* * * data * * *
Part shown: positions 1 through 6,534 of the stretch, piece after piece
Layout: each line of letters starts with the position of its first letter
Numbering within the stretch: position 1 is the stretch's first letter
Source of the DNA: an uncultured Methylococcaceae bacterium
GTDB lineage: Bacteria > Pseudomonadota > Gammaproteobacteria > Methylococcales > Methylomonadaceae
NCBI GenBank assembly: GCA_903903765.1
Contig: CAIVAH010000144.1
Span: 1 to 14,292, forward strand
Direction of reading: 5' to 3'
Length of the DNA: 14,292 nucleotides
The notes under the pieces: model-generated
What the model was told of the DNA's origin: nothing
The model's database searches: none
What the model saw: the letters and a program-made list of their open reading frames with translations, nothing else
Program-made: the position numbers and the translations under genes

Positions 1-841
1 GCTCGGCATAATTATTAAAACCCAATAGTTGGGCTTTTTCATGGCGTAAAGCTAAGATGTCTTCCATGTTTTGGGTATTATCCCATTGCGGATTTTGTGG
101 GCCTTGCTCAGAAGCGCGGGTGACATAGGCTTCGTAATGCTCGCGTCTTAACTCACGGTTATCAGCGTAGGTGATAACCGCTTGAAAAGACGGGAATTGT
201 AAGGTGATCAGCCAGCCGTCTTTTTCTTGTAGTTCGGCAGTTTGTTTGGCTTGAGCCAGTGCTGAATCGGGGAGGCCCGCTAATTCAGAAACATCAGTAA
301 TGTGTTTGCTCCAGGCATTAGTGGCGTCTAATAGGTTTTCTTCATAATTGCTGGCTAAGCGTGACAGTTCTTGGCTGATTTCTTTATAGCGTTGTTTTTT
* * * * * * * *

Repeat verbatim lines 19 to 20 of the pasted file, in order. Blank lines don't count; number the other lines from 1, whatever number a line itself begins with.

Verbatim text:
201 AAGGTGATCAGCCAGCCGTCTTTTTCTTGTAGTTCGGCAGTTTGTTTGGCTTGAGCCAGTGCTGAATCGGGGAGGCCCGCTAATTCAGAAACATCAGTAA
301 TGTGTTTGCTCCAGGCATTAGTGGCGTCTAATAGGTTTTCTTCATAATTGCTGGCTAAGCGTGACAGTTCTTGGCTGATTTCTTTATAGCGTTGTTTTTT